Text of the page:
On almost every interview I’ve had for a job (apart from the very low skilled or short term jobs) I have had to do some sort of additional task to test these soft skills and to see how well I build up a relationship and rapport with other people.  More often than not, I am judged on how well I get along with the other interviewees who are applying for the same job as me.

How to Improve your Skills and Qualities In Everything you do

Qualities are difficult to change as it is who you are as a person.  Luckily, autistic people often have the right qualities without trying such as being reliable, trustworthy, hard-working, loyal, punctual, calm and are good listeners.

It is the skills that tend to require the most work.  I am a strong believer (which in many ways is the reason I created this website) that we can learn succeed with autism and vastly improve in some of the areas where our autism affects us the most.  But the only way to improve is to want to change from within yourself and being truly determined to try your best in order to get to where you want to go.  This is not an easy road but one worth taking.

Think about the skills you need to improve on to fit into the work place.  Then set yourself one challenge at a time that will help you towards getting better at this skill.  Make sure it is not too difficult, as you have got plenty of time to improve each skill, and it should take anywhere between several months to a few years to get to a level that your happy with.  It needs to be something that you would not normally do and is not in your comfort zone.  Once you’re happy you’ve achieved the challenge your working on (or you realise you’ve set yourself a challenge too difficult and the right thing is to give up on it for the time being) you can set yourself another challenge.  Keep doing this as regularly as you feel comfortable to. It doesn’t matter how much or little you do as long as your making steady progress you’re happy with.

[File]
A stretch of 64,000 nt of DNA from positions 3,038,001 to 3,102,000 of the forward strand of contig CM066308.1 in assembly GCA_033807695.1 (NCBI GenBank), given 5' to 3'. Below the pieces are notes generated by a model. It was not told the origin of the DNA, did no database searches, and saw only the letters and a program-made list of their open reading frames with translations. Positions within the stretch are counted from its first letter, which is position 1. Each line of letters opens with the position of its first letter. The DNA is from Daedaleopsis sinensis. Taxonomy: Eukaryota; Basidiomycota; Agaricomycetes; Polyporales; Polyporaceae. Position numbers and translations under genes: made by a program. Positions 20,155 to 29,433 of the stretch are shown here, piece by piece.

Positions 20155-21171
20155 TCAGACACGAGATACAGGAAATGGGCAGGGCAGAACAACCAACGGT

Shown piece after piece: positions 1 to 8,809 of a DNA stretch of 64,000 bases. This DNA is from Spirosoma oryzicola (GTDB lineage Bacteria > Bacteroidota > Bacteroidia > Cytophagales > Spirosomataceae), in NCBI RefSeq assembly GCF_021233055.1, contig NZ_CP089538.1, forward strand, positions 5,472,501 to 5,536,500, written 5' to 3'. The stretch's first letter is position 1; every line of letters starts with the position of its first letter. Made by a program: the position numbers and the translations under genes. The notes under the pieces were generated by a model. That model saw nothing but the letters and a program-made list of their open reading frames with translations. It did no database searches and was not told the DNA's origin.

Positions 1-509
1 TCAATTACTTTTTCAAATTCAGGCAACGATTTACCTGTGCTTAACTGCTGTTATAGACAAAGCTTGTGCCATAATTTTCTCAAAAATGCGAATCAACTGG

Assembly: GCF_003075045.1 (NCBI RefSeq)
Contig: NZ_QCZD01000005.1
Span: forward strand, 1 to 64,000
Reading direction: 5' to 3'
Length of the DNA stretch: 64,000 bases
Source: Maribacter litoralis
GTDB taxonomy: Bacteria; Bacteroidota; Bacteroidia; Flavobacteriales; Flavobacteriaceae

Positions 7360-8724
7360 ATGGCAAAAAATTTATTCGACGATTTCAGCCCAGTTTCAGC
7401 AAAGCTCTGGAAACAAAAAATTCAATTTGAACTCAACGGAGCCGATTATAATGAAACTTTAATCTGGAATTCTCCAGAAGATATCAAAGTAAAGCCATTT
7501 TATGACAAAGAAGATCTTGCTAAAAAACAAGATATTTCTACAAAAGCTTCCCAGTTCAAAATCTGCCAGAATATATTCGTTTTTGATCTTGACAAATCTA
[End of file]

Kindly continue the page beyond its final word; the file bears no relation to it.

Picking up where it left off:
Challenges (also known as setting goals and targets) will be very individual to you.  If you do it right, it will be at the perfect level for you so you gradually increase your confidence instead of losing confidence by failing too often.  Challenges I have set myself in the past, related to improving my skills include:

  • When I was in my early 20s reading as many fictional books as possible to improve my communication skills, spellings and understanding of written English.
  • Forcing myself to have breaks in the staffroom and talk to other people instead of finding somewhere private to go.
  • Eating lunch with colleagues at lunch time instead of eating lunch in my car alone.
  • Making a massive effort to learn how to spell as many words as possible correctly as this was a big area of weakness even throughout my degree and teacher training. Learning how to enjoy how words are formed and their meanings.
  • Always looking up the origins of words to truly understand their meaning and not just their dictionary definition. It’s really interesting when you get into it.  The main area of finding out the origins of words is called etymology.  One of the best websites for finding the etymology of individual words is
  • Aiming to make friendships when I did my last part time course and make an effort to communicate with people there even though I didn’t necessarily need to at times.

Often, just be wanting to improve and having the right mind-set, is enough for change to happen.  These soft skills will develop naturally over time as you will find yourself in more and more situations (either by choice or necessity) where you will practise and improve on these skills.  This in turn will improve your chances of getting paid employment which in turn will improve your skills and qualities even more so you can progress through your career.  Often these skills take years to build for autistic people like us but it’s still worth fighting to get there.